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Turkish retired general defends army plans in coup case
Turkish retired general defends army plans in coup case

Retired Gen. Çetin Doğan defended military plans to overthrow the government when delivering his final statement against the accusations directed at him to the İstanbul 10th High Criminal Court on Thursday.

World Bulletin / News Desk

Retired Gen. Çetin Doğan, a prime suspect in an ongoing case concerning the Balyoz (Sledgehammer) coup plot, defended military plans to overthrow the government when delivering his final statement against the accusations directed at him to the İstanbul 10th High Criminal Court on Thursday.

“I cannot understand why people were disturbed by the military's inclusion of plans for martial law for discussion [in the Balyoz coup plan] at a time when political party leaders kept reminding people of old, provocative remarks about the order of the country,” Doğan told the court.

By old, provocative remarks, the retired general was referring to the statement of a late politician who said in the late 1990s that the “fair order will come to Turkey, but what is worth discussing is if the order will come through bloodshed or not.

The Turkish military was "provoked" by the statement and forced the government of that politician, Necmettin Erbakan, who was the prime minister at the time, to resign in 1997.

According to Doğan, leading political figures made mention of Erbakan's remarks on several occasions, and the Turkish military decided to “take action against separatist and fundamentalist activities” at a military seminar where the Sledgehammer plan was discussed.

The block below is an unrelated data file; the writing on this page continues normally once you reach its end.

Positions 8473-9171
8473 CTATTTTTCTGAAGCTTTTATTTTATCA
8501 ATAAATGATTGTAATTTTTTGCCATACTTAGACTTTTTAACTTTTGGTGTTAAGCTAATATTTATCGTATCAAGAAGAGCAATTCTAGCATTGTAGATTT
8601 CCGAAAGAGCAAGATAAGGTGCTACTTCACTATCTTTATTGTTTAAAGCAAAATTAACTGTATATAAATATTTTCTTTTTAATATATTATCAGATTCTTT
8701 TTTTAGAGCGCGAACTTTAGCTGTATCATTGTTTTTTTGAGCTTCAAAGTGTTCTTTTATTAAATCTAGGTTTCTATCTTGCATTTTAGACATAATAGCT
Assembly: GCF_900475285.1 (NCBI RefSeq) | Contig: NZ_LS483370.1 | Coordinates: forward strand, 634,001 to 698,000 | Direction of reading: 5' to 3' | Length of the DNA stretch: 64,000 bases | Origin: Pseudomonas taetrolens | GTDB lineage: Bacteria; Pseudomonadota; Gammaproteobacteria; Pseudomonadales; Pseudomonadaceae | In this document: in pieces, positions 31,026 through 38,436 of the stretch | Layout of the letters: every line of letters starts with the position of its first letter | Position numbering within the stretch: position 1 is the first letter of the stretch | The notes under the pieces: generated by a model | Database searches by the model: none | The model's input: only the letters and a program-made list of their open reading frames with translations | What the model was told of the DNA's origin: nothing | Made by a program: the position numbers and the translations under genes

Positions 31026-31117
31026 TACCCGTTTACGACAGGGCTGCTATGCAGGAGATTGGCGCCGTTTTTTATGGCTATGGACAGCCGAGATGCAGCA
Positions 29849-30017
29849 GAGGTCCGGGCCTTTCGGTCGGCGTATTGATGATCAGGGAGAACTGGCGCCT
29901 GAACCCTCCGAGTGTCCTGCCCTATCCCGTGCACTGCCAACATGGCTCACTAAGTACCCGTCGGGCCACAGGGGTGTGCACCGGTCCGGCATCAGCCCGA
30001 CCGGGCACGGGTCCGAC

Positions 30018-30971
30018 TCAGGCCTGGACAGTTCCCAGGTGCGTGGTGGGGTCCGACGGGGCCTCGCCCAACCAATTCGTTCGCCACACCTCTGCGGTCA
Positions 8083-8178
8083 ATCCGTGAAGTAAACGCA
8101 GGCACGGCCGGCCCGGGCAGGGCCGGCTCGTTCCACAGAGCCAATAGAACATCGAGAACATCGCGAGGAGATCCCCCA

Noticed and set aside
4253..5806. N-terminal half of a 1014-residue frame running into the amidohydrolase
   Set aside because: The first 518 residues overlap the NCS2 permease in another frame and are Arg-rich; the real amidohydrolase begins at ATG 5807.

Sledgehammer is a suspected coup plot believed to have been devised in 2003 with the aim of unseating the Justice and Development Party (AK Party) government through violent acts. According to the plan, the military was going to systematically foment chaos in society through violence, including bomb attacks on the Fatih and Beyazıt mosques in İstanbul. The plot allegedly sought to undermine the government to lay the groundwork for a coup d'état. The military, which has overthrown three governments since 1960 and pressured a conservative government into stepping down in 1997, has denied such a plan.

There are 365 suspects, all retired and active duty members of the Turkish Armed Forces (TSK), in the Sledgehammer coup case. A total of 250 of the suspects are under arrest pending trial. They are accused of attempting to destroy a democratically elected government.

Doğan also had a quarrel with prosecutor Hüseyin Kaplan during Thursday's trial. The retired general accused prosecutors involved in the Sledgehammer case of preparing indictments against military members even though they were not familiar with military documents. In response, Kaplan smiled and shook his head. Doğan became angry and complained that the prosecutor was not taking his comments seriously.

Presiding judge Ömer Diken intervened and asked Doğan not to quarrel with the prosecutor. “The prosecutor is not your interlocutor. He is representing the people. I will not allow you to quarrel with him,” the judge told the retired general.

Kaplan also responded to Doğan's remarks and said the retired general had better answer questions directed by judges instead of engaging in a quarrel with prosecutors. “He [Doğan] is supposed to refute claims and accusations directed at him in the indictment instead of quarreling with a prosecutor. He said prosecutors are not familiar with military documents. He may be right. But neither the chief of General Staff nor other commanders understood what he meant in the Sledgehammer plan about the establishment of a ‘National Agreement Government' after the planned coup,” he said.



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